These are not “ghost children”, as the Government has labelled them. They are children from families that feel ignored and disbelieved. I work in the charity sector, trying to effect change for children who struggle to attend school and, in that role, I have spoken to many parents whose child’s school refuses to authorise absence for mental ill-health. Children are being told they cannot possibly be anxious, and schools are refusing to send work home for pupils suffering with ill health, as they say they should be in school, full stop. Perhaps all this is no surprise when the schools are trying to meet strict attendance targets set by the Government.

The number of families struggling to access the support they need to enable their children to continue in school is growing. For instance, Not Fine in School, an organisation set up to help such families, had 100 members five years ago. Today, it has 35,000. Many of them have children in a school that doesn’t accept or believe the child is struggling.

The damage done to children by this goes beyond educational. My child stopped trusting the school system. Meanwhile, question marks hang over the potentially damaging effects of high-stakes testing and a narrow curriculum. These, too, can be factors that drive some children away from school. We know of children as young as seven developing anxiety around their SATs performance.

What ours and lots of other families have discovered is that if you only focus on attendance and missed learning, you stop considering the child and all their needs. We ended up in a position where my child could only access education on the basis they would be returning to school. He became very anxious about schoolwork altogether, because he thought, aged nine, that as soon as he started doing work, he’d be forced to go to school. And he knew he was too ill for that.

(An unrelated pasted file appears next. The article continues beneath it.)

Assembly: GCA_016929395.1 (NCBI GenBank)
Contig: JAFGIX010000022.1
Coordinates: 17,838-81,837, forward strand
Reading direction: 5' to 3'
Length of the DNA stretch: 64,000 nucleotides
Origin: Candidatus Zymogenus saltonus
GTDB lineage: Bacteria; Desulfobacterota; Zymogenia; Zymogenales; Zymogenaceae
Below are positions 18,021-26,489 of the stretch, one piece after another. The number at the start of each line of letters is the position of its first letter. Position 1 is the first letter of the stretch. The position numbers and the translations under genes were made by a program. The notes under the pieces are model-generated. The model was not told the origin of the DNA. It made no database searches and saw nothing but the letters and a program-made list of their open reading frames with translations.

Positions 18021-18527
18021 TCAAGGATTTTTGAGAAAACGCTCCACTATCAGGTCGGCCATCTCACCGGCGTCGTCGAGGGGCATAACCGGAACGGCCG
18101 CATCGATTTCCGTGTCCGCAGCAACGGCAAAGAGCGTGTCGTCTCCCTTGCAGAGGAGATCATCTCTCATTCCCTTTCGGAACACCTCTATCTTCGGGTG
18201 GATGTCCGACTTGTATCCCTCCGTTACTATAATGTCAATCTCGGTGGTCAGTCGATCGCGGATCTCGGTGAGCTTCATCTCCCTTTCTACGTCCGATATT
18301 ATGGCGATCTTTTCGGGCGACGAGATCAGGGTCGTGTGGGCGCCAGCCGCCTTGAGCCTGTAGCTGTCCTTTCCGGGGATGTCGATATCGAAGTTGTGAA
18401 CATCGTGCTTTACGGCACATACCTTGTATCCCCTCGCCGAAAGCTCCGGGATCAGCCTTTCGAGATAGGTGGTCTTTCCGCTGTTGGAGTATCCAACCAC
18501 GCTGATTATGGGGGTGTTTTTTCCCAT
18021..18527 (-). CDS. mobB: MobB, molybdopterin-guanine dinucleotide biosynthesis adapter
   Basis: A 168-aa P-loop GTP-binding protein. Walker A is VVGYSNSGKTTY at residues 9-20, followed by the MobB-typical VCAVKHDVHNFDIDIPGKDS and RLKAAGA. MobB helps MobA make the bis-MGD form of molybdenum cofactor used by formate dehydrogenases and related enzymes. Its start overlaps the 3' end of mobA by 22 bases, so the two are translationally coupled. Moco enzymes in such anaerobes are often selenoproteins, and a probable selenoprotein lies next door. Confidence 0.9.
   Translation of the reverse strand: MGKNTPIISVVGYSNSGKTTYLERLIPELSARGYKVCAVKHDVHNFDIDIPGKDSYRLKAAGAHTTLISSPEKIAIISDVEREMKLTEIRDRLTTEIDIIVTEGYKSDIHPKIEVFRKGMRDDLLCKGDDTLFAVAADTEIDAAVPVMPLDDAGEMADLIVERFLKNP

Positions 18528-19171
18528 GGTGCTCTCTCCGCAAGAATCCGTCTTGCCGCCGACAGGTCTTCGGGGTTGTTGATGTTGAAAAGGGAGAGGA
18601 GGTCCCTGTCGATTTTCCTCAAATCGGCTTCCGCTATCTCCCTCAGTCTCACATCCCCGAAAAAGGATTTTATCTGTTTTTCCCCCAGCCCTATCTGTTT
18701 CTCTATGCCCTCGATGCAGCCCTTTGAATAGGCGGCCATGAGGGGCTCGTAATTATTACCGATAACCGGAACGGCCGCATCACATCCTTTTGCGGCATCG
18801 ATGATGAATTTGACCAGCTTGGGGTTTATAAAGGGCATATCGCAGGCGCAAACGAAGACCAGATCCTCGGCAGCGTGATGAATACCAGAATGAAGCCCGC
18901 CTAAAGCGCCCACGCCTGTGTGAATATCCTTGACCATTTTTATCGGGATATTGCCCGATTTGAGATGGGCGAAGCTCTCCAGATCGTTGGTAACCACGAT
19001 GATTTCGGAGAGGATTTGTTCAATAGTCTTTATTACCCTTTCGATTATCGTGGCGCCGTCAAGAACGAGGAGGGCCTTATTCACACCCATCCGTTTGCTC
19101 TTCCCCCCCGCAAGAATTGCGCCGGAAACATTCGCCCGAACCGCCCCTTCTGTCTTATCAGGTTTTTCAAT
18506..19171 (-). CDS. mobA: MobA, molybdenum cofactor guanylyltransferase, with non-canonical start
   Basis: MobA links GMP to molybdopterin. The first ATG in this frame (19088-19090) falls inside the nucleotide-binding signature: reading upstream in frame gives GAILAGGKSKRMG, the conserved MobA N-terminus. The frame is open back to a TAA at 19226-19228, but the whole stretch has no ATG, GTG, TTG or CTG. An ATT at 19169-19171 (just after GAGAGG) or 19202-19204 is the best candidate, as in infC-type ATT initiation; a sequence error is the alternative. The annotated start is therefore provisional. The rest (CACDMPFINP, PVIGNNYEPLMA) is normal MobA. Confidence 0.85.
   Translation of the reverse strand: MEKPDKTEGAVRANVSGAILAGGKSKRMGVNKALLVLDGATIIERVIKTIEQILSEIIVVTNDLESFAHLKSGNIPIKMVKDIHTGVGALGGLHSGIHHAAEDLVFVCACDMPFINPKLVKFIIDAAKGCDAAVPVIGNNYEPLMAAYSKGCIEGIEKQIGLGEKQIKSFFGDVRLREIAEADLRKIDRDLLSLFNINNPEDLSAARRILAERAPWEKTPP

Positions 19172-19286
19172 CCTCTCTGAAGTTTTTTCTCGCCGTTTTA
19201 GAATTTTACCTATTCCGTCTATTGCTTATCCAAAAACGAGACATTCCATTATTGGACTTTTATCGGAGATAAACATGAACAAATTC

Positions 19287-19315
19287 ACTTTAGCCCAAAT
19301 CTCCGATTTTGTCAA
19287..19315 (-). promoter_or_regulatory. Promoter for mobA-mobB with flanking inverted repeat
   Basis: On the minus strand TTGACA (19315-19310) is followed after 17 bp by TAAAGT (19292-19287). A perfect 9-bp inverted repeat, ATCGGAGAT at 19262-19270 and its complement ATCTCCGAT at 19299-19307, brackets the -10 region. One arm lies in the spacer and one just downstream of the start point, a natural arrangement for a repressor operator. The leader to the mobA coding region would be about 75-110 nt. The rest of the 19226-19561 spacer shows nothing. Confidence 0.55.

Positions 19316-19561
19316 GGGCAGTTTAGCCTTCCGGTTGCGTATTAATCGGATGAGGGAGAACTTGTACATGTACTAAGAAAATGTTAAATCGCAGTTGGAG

After my child had missed a year of school, it was recommended to me that I go on a parenting course. I literally laughed out loud. As if, after all we’d been through, the barrier to school attendance was my parenting. It was ludicrous and insulting.

‘Threatening parents does not improve outcomes’

My child missed Years 4, 5 and 6. By the time he reached secondary-school age, he had a fully-funded Education, Health and Care Plan (EHCP) in place; but our local high school, which his friends were attending and which was legally obliged to take him, said it couldn’t meet his needs – despite us living in the catchment area and accepting the place. And so my child was off-rolled. For the next two years or so, he was angry and mistrustful. The arrival of the pandemic exacerbated matters further: as my child was classed as clinically extremely vulnerable, he ended up suffering from a further two years of disrupted schooling and lost learning.

Today, aged 16, his physical and mental health has stabilised thanks to medication, and he attends a brilliantly supportive specialist school for children with anxiety and attendance difficulties. When he is too ill to attend, teachers let him access learning online instead – something we’d spent years asking for.

When considering why so many other pupils are still missing from school, we need to consider the system itself. It is, I’m afraid, not agile enough, focusing only on bums on seats, rather than asking, “What does this family need, and how can we help support this child to remain in education?” That might be via a part-time timetable, flexible learning or a staggered transition to secondary school, or through some other means maybe.

If we’d been shown more compassion instead of mistrust, perhaps my child would have missed far less of his learning. One thing is for certain: threatening parents with fines and a criminal record does not improve outcomes – least of all for the child who is struggling to access education.

Not Fine in School offers advice and information for families of children experiencing problems with school attendance 

As told to Rosa Silverman